YouTube audio ads (now in beta) help brands reach listeners for less

With more people turning to online services as a result of the COVID-19 pandemic, there is an increase in competition for attention; and YouTube is finding new ways to help businesses cut through the noise to expand market reach.

Recently, the video and music streaming giant released the beta version of YouTube audio ads, advertisements in an audio format that displays a static image or simple animation instead of a video. Similar to radio ads, audio ads focus on the audio of the advertisement for users who may not be looking at their device’s screen, eliminating the need for video production.

Businesses are already seeing positive results through audio ads. In the months of testing leading up to the beta version of audio ads, YouTube has already seen their value as it found that more than 75% of measured audio ad campaigns drove a significant lift in brand awareness.

What are the advantages of audio ads?

With over 2 billion logged-in monthly users, YouTube is best known for being an online video-sharing platform; but many people also use it to share and listen to audio-focused content such as music, podcasts, educational lectures, comedy skits, interviews, and news.

“If someone is on a playlist and doesn’t have their video up, this is a better user experience,”; said Adam Stewart YouTube’s VP of Sales. YouTube has “always been a place for marketers to get incremental reach”.

There is no official documentation available yet on how many audio ads cost; though much like standard YouTube ad pricing the cost of audio ads is likely variable depending on the ad format.

Audio ads also help marketers spend less by cutting down the cost of video production. The lower cost of producing a static image or simple animation to add audio makes audio ads a more cost-effective YouTube advertising option.

YouTube audio ad best practices

According to Google, some audio ad best practices for an ad between 15 and 30 seconds are to:

  • Focus on sound: YouTube audio ads should focus on the audio component, so use assets with light animation or a static image with a call-to-action. During the beta, upload to YouTube your audio and static image or simple animation creative to create a URL. View a list of supported YouTube file formats.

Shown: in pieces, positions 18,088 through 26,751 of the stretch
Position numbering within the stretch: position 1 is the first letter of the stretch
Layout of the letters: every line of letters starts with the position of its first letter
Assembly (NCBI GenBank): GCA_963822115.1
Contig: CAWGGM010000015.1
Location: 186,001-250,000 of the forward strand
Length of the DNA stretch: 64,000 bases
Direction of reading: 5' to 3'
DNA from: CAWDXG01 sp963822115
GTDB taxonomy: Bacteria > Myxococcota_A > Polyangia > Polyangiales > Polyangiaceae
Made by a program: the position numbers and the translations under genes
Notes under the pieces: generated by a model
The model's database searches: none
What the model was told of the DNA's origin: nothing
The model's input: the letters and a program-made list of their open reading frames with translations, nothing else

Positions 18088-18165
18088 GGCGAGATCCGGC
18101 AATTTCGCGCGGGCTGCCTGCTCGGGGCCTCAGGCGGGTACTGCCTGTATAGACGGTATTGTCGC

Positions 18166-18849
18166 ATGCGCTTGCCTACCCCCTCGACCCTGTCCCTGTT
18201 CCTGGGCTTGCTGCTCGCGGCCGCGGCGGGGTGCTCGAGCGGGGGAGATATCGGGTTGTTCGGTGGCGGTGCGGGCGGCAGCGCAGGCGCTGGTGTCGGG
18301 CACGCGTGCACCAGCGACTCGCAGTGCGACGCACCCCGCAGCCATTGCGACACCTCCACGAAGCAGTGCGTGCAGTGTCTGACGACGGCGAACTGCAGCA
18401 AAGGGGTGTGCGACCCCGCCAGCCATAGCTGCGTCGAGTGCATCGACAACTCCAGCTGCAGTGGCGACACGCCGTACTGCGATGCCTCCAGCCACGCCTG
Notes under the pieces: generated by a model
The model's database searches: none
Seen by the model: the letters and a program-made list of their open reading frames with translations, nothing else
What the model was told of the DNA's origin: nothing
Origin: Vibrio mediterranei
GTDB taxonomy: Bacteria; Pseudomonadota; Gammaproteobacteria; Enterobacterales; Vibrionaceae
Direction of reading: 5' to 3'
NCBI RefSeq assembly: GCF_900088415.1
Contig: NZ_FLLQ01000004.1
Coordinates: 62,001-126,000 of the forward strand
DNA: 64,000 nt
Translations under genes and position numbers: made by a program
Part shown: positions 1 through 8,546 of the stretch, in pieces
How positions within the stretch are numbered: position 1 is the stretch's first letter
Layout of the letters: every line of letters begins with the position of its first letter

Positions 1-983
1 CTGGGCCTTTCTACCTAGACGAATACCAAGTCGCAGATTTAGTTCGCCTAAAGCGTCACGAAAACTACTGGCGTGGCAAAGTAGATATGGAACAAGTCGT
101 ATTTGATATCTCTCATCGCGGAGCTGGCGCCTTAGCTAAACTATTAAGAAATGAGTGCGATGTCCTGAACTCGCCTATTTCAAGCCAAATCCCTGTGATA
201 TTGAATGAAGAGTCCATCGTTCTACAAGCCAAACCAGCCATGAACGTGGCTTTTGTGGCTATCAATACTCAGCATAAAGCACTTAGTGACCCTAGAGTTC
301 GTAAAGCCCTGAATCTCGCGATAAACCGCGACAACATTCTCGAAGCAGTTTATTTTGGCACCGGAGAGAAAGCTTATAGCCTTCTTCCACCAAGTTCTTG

• Have a consistent tone and tempo: For a 15-second ad, aim for 40 words when using a voiceover in the ad.
  • Be conversational: A friendly tone helps transition listeners between entertainment content and ads.
  • Include a call-to-action in the audio or in the video creative: Offer an opportunity for listeners to take the next step, such as reading or showing a short link to your website in the ad.
  • Comply with Google Ads policies: Ads shouldn’t be overly intrusive to listeners, so make sure to comply with the Google Ads policies.

The key to successful audio ads is to ensure that the messaging in audio-form helps the listener understand clearly what the ad is about and what they should do after listening.

Should you consider adding audio ads to your company’s advertising budget?

To determine whether your company should take advantage of YouTube’s new audio ads, it is important to first evaluate your target audience. By determining your target audience’s demographics, interests, and devices, you can determine the best YouTube campaign targeting methods for your company.

Your audience research will also offer insights into whether there are opportunities to leverage audio ads based on the type of content your audience consumes, whether it’s music, podcasts, or other content with a focus on audio.

The beta version of audio ads is available on YouTube, but not yet available on YouTube Music. Google also notes that if you’re advertising a product or service in a “sensitive vertical”; you won’t be able to create audio ads in the beta version. (for example, healthcare, and medicinealcohol, or gambling).

By leveraging the advantages of YouTube audio ads in conjunction with video ads; you can help your business make smarter, more strategic decisions on ad format and placement.

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